St. Aloysius Gonzaga, S.J.
Mt 6: 24-34
No one can serve two masters; for a slave will either hate the one and love the other, or be devoted to the one and despise the other. You cannot serve God and wealth.
Therefore I tell you, do not worry about your life, what you will eat or what you will drink, or about your body, what you will wear. Is not life more than food, and the body more than clothing? Look at the birds of the air; they neither sow nor reap nor gather into barns, and yet your heavenly Father feeds them. Are you not of more value than they?
And can any of you by worrying add a single hour to your span of life? And why do you worry about clothing? Consider the lilies of the field, how they grow; they neither toil nor spin, yet I tell you, even Solomon in all his glory was not clothed like one of these. But if God so clothes the grass of the field, which is alive today and tomorrow is thrown into the oven, will he not much more clothe you—you of little faith?
Therefore do not worry, saying, ‘What will we eat?’ or ‘What will we drink?’ or ‘What will we wear?’ For it is the Gentiles who strive for all these things; and indeed your heavenly Father knows that you need all these things. But strive first for the kingdom of God and his righteousness, and all these things will be given to you as well.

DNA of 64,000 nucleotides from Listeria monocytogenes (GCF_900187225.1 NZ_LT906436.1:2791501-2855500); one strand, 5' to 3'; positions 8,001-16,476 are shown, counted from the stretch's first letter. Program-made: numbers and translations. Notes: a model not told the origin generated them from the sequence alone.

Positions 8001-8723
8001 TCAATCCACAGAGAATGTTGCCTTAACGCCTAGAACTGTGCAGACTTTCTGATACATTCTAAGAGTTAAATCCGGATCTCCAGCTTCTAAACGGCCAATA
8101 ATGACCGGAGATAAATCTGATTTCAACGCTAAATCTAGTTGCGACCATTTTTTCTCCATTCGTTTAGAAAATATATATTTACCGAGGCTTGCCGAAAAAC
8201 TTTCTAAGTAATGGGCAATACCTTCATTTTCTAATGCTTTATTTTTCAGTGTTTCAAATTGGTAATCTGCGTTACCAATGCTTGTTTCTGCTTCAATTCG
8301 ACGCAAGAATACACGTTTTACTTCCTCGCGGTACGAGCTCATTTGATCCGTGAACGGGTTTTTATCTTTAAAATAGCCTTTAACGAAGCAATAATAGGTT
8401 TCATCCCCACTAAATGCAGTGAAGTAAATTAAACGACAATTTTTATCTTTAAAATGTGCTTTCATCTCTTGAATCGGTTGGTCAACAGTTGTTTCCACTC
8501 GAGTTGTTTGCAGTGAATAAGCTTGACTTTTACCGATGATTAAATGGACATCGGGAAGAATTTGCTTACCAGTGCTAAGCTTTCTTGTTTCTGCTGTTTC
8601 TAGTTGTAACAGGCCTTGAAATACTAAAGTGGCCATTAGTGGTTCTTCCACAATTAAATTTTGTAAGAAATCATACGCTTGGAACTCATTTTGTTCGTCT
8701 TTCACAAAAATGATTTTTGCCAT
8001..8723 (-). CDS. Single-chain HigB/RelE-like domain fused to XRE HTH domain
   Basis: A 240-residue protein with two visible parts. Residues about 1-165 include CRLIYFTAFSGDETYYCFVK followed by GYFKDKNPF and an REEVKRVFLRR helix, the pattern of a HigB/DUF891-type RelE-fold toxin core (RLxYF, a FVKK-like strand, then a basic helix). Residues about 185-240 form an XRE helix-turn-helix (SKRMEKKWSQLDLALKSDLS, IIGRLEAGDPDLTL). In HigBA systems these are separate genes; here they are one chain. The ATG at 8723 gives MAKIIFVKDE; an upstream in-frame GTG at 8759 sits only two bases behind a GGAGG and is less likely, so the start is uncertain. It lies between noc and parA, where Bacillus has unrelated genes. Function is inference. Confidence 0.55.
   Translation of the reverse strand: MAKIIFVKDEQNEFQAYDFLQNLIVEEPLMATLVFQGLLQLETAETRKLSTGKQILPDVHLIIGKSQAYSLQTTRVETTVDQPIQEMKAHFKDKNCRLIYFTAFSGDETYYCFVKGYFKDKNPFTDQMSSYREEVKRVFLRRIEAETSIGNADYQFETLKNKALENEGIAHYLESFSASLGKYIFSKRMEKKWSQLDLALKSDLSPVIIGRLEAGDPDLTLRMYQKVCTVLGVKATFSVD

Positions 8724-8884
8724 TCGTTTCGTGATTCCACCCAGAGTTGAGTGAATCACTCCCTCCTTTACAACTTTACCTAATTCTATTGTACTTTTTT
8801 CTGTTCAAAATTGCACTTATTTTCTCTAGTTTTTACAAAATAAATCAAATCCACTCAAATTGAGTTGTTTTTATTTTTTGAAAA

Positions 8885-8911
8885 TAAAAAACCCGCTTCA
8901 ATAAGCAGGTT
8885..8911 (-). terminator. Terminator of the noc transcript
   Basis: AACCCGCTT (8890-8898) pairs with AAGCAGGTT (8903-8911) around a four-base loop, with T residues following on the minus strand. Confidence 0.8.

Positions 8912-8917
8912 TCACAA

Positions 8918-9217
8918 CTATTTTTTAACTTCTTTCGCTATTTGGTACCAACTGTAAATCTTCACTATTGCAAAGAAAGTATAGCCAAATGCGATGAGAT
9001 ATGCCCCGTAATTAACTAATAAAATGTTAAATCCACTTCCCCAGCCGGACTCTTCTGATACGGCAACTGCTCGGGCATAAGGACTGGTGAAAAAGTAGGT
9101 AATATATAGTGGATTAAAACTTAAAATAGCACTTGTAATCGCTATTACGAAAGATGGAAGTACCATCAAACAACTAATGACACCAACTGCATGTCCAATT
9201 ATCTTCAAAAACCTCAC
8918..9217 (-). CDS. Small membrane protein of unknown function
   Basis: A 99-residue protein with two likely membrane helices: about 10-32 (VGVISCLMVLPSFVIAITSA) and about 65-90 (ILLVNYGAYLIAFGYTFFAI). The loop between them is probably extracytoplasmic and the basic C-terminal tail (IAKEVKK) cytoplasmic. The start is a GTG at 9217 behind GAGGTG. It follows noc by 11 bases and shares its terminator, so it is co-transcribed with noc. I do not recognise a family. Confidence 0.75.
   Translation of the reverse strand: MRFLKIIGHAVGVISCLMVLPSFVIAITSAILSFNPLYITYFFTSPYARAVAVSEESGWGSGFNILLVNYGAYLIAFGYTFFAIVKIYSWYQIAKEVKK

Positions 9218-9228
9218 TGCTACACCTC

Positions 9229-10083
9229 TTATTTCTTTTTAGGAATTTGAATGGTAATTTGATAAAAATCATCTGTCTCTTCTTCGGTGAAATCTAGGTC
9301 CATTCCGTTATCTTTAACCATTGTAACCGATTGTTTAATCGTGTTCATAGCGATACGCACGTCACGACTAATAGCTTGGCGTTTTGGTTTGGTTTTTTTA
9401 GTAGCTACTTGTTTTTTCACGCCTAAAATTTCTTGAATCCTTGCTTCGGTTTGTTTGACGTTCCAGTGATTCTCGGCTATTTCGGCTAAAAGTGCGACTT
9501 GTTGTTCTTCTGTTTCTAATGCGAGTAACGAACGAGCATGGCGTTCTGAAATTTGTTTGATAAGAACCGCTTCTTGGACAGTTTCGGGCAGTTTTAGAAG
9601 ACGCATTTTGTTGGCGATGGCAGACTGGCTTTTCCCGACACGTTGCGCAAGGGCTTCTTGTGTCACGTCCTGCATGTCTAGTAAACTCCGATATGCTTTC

So do not worry about tomorrow, for tomorrow will bring worries of its own. Today’s trouble is enough for today.
New Revised Standard Version, copyright 1989, by the National Council of the Churches of Christ in the United States of America. Used by permission. All rights reserved. USCCB approved. http://www.usccb.org/bible/approved-translations
I’m loathe to admit that I’m a worrier. My pride will say I have my reasons to worry—and good ones at that!—each one so practical and realistic … to me. But over the years I’ve learned that worry is exhausting and chaotic. Yet here’s the rub: worry is also a way to cope with life’s storms and struggles to meet our temporal needs.
Jesus’ words in today’s gospel have helped me many times—my thoughts stop in their tracks when I picture the Lord acknowledging my concerns, but assuring me all the same to seek what is above. It can be very challenging to do this—stress can be blinding, urgent and scary. But the Lord doesn’t dismiss our worries—he meets us right where we are, and reminds us to trust in him above all else.
When I’m in anxiety’s grip, I know God is calling me to pray. Seek first. “Be still, and know that I am God.” (Psalm 46:10). We need to hope, and trust that God is with us—Easter Sunday comes after Good Friday. Sometimes God is as quiet as a whisper, other times as clear as day: Last night, I tucked into a new book, and the chapter ended with a quote from this very passage.
—Kristin Dillon is a lay minister who participates in Charis Ministries programs. She lives in Chicago with her husband and seven-month-old son.
The living water that is the Holy Spirit quenches our lives because it tells us that we are loved by God and his children, that we can love God as his children, and that by his grace we can live as children of God, as did Jesus.